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Jump Into Scuba Diving For Fun And Adventure

Scuba diving opens up an adventure that's unimaginable for those with land legs. The wonders that lie beneath the water's surface are amazing. From the oceans and lakes to hidden caves and more, those who scuba see things that can only be imagined from the land.

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How do I choose a scuba and snorkeling mask?

by Ryan Shane - Sharpdiver Staff

Your basic scuba masks consist of a silicon seal that acts as a suction on your face preventing water from entering.

What are the MOST IMPORTANT things look for in buying a scuba mask or snorkeling mask?

The mask is a long term investment. With the right maintenance and care, it can last a long time.

Quality We are not talking about cheap mask that you buy for $10.00 that will continually leak on you. A good quality mask will run anywhere from $40.00 to $150.00 depending if there are any special features or not. We will talk more about the special features later in this article.

However, your basic mask MUST cover the following.

When you buy a mask there are several extremely important features to look at. The first feature is the seal to you face. Most masks have a good quality silicon rubber seal. The mask should fit snuggly on your face. A good test to test fit is to hold the mask up to your face and suck in the air through your nose. This will remove the air in the mask creating suction to your face. Hold your breath and do not let any air back into the mask through your nose. While holding you breathe, try to pull the mask off of your face. The mask should pop off sounding off a popping noise. This tells you that there is a good seal. If the mask falls off very easily, the mask is probably slightly to large for you. The last thing you want while diving or snorkeling is a leaky mask.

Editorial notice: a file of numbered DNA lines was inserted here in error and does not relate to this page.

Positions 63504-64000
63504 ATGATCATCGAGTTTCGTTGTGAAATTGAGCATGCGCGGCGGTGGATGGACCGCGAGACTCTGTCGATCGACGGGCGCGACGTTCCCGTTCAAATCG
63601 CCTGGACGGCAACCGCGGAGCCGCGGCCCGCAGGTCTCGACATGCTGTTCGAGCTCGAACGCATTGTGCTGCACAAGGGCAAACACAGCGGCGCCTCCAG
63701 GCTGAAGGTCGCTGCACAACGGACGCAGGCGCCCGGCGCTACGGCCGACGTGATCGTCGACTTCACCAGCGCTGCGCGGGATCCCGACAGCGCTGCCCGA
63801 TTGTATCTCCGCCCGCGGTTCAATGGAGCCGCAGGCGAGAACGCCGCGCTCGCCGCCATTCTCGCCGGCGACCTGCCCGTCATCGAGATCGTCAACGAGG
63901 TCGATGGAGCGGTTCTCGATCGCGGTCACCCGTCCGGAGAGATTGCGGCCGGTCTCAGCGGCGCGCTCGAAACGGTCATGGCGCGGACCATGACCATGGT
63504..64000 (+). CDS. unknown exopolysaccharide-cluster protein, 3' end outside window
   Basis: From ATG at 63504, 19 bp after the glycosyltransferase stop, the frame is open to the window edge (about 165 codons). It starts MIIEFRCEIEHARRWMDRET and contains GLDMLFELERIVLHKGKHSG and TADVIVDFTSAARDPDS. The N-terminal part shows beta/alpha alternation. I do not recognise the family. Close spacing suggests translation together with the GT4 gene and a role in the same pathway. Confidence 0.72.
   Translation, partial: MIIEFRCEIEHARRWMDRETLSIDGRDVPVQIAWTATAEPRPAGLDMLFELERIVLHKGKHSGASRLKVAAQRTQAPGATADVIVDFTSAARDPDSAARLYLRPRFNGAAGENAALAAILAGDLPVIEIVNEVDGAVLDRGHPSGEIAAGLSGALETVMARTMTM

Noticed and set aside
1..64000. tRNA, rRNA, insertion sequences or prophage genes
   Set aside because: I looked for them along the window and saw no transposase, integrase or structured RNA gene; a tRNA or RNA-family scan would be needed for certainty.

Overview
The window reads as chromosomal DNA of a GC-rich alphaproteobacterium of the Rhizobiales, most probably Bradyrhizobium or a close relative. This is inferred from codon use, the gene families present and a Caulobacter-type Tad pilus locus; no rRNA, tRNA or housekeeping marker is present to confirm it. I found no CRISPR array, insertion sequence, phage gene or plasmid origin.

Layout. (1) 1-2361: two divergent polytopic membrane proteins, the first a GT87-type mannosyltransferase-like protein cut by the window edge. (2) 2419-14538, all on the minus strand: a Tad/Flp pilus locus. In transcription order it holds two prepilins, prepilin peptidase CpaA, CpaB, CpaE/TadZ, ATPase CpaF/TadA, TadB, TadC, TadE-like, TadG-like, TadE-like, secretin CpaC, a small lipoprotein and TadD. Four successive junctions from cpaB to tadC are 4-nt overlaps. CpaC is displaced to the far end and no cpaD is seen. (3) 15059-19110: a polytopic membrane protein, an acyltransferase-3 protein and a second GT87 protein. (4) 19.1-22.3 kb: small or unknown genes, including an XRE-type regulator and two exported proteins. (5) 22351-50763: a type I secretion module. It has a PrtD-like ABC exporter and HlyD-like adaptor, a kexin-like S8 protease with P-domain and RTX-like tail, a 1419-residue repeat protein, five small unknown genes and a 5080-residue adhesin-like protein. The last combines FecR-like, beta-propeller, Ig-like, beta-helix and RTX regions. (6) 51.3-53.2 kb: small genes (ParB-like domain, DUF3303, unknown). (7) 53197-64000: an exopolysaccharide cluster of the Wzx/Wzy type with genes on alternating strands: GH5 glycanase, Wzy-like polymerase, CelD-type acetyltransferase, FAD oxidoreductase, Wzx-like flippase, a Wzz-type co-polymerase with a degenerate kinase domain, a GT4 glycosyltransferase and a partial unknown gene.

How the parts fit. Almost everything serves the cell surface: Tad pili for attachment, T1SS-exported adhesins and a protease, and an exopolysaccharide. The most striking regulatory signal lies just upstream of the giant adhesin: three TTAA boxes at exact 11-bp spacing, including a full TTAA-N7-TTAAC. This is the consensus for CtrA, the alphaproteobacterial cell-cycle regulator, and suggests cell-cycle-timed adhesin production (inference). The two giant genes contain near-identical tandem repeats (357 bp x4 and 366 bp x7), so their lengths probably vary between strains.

The second feature that you should look at is the accessibility to your nose. While the mask is on, try to pinch your nose. By pinching your nose we mean that both your nostrils can be closed. This is essential if you are scuba diving as you need to pinch your nose to equalize the air pressure as you are descending deep into the waters.

If you have difficulties pinching your nose or can not even reach your nose at all, that mask will not work for you.

Another thing to look for but may not be as important is the visibility. You should have adequate peripheral vision and not tunnel vision with the mask. A good method of checking your peripheral vision is the following:

With your mask on, point your arm straight out in front of you with the palm of your hands together as if you're about to diving into a swimming pool. At this point you should see your hands.

Next, while looking straight ahead, slowly open your hands and arms apart moving them away from each other. Keep going until you no longer see the hands and arms. That angle in which you can no longer see your arms is the angle of peripheral vision.

A good range is between 100 degrees and up. Normally your peripheral vision without the mask is close to 180 degrees.

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